Back to the Fox Collection elections now, and you can’t really argue with this one, given its huge B.O. success, rousing score and oft-uttered line “I will find you!” even if most often snarkily.
For some reason, back in 1992, crime-drama impresario Michael Mann (Miami Vice) decided to take a whack at James Fennimore Cooper’s musty tome The Last of the Mohicans. Was he locked into a deal at Fox for which he would be proffered a tidy sum for his directorial services? Or was he feeling nostalgic for a required reading selection from his high school years? Or, and probably most likely, did he feel he could add a modern day spin to a timeless tale of action, adventure and the great America tradition of whupping the ol’ redskins? For whatever reason, Mann’s take on the story took in a mighty fine 85 million at the box office, made actress Madeline Stowe a major star and proved that Daniel Day Lewis could carry a film that wasn’t a British indie about a physically handicapped artist.
So what does a film about the French/Indian war look like in the hands of the man who brought us Sonny Crocket and our first cinematic look at Hannibal Lecter? Not terrible, believe it or not. Mann is a visual director, make no mistake, but he settles comfortably in between the video-game sensibilities of your Michael Bay and the art-house leanings of a Terrence Mallick (both of whom have also helmed war epics). Sure, we get the overwrought bombings of the film’s centerpiece – the evacuation of Fort William Henry (I mean, can we be realistic about pre-20th century warfare in film? It took time to pack those muskets, load those cannons). But we also get tender moments between Hawkeye (Lewis) and Cora (Stowe), with better-than-average dialogue for films of this ilk. The Brits and the French deliver their lines with the appropriate, mannered histrionics, and the whole thing is corralled together with a steadying quasi-realism that gives us the veracity without its requisite tedium.
Of course, we know the story (dust off those books), but Mann’s Mohicans takes more than a few liberties with its source. Yes, it begins pretty much the same – Cora and Alice Munro are being escorted from Fort Edward to Fort William Henry to meet up with heir father, the soldier in command. Major Duncan Heyward escorts, but Magua, the Huron native, protects – at least he’s supposed to, When he leads them into an ambush, Natty Bumpo (Lewis) intercedes. We know him as Hawkeye – a white man raised as a native by Chingachgook, who also has a purebred son named Uncas. Hawk and the others lead the women safely to the fort as Magua escapes. Don’t worry; he’ll be back.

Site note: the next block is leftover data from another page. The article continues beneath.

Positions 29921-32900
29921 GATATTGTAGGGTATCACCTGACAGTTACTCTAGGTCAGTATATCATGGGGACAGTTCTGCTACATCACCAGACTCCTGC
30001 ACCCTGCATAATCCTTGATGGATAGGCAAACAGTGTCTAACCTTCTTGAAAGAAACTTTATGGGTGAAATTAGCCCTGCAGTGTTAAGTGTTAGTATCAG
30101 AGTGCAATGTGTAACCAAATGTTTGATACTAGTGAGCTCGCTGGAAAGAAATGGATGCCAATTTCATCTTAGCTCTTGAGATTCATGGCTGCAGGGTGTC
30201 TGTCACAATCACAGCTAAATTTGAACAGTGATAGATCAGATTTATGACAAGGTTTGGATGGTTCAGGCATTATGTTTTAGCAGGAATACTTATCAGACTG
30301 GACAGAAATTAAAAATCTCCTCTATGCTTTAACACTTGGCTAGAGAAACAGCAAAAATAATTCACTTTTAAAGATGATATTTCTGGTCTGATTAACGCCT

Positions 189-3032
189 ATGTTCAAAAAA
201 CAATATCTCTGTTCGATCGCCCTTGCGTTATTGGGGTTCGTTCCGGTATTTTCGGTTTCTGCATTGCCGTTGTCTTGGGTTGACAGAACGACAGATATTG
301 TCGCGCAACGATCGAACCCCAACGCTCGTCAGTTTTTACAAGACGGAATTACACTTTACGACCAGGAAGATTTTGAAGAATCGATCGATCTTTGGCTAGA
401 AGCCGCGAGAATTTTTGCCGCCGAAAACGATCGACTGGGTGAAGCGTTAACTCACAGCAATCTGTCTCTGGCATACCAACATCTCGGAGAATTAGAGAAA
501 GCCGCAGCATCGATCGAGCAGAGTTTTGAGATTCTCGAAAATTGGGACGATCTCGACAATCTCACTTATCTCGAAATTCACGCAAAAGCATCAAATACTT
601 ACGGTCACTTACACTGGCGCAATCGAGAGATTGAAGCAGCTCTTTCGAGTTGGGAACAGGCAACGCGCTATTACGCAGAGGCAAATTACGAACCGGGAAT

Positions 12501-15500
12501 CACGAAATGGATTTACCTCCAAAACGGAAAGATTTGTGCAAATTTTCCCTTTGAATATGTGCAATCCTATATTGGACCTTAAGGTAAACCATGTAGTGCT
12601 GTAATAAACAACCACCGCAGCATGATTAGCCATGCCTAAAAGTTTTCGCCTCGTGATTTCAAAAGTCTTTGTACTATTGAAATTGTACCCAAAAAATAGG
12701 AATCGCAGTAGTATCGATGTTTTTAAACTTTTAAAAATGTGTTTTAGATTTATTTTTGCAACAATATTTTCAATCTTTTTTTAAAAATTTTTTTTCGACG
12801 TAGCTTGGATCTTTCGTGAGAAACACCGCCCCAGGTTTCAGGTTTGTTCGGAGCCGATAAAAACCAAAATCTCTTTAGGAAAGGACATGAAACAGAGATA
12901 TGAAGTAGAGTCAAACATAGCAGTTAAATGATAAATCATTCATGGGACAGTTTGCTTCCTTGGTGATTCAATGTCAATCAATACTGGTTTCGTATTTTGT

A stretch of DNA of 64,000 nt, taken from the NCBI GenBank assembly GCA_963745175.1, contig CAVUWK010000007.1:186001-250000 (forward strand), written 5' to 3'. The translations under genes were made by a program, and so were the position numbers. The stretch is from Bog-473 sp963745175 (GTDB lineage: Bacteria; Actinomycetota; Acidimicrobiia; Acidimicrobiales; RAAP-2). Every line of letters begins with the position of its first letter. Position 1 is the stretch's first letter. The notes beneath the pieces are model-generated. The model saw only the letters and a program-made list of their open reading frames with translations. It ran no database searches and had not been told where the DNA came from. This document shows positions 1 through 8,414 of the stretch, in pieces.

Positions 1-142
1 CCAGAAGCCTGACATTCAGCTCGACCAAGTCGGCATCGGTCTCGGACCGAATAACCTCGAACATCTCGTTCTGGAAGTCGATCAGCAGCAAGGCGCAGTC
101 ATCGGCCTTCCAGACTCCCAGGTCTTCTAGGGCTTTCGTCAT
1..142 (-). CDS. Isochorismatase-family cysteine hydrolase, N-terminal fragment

And here’s where movie version breaks from the book. Alice gets hot and steamy over Hawkeye – as the fort falls to the French, they fall in love. Colonel Munro, in refusing to offer succor to his Native American guests, and ordering Hawk’s hanging, comes off as the bad guy. And when everyone evacuates and Magua comes back to slay the loathsome redcoat in cold blood, we’re not exactly choked up. Another departure – Alice (not Cora) becomes attracted to Uncas, and Major Duncan gets burned alive by Magua when the soldier offers to trade his life for Cora’s. And instead of a big bloodbath when our heroes meet up with the Delewares, we get more precse deaths – Magua kills Uncas, Cora kills herself out of grief Chingachgook kills Magua out of vengeance. All that remain are Chingachgook, Hawkeye and Cora, facing the future – the horizon – intent on forging the new land with the memory of their slain brethren and the hope of a brighter frontier.
Mohicans didn’t exactly set the Oscars on fire that year – as I recall it had Oscar bait written all over it being a Fall release and having epic themes – and part of that might have to do with the fact hat it simply didn’t much to say. The costumes looked great and it was well shot – by today’s action standards it comes off looking refreshingly deliberate – but in the end we’re just looking at a sturdy adventure yarn. If they still taught he book Mohicans in schools today I can see this being well-viewed, but without its mandatory source material I can’t see an overwhelming reason to revisit this flick.
Ok, maybe a few. It was a pre-CGI, so all of the action scenes were real people, hard negative, no F/X. The Trevor Horn score is fantastic, no matter how many times you hear it.
And then there’s Madeline Stowe, who just might have been the most beautiful woman in the solar system when she was big. Mann knew it too, with loving, candlelit closeups and lingering profile shots of her fair-skinned face. Stowe was on fire then, in good films too, and she set my heart on fire. Boy, I loved the early 90s.
Oh, right, Back to the movie. Overall good stuff. Rent it on Netflix and have a beer or two. And it might teach you something about early American history. Maybe.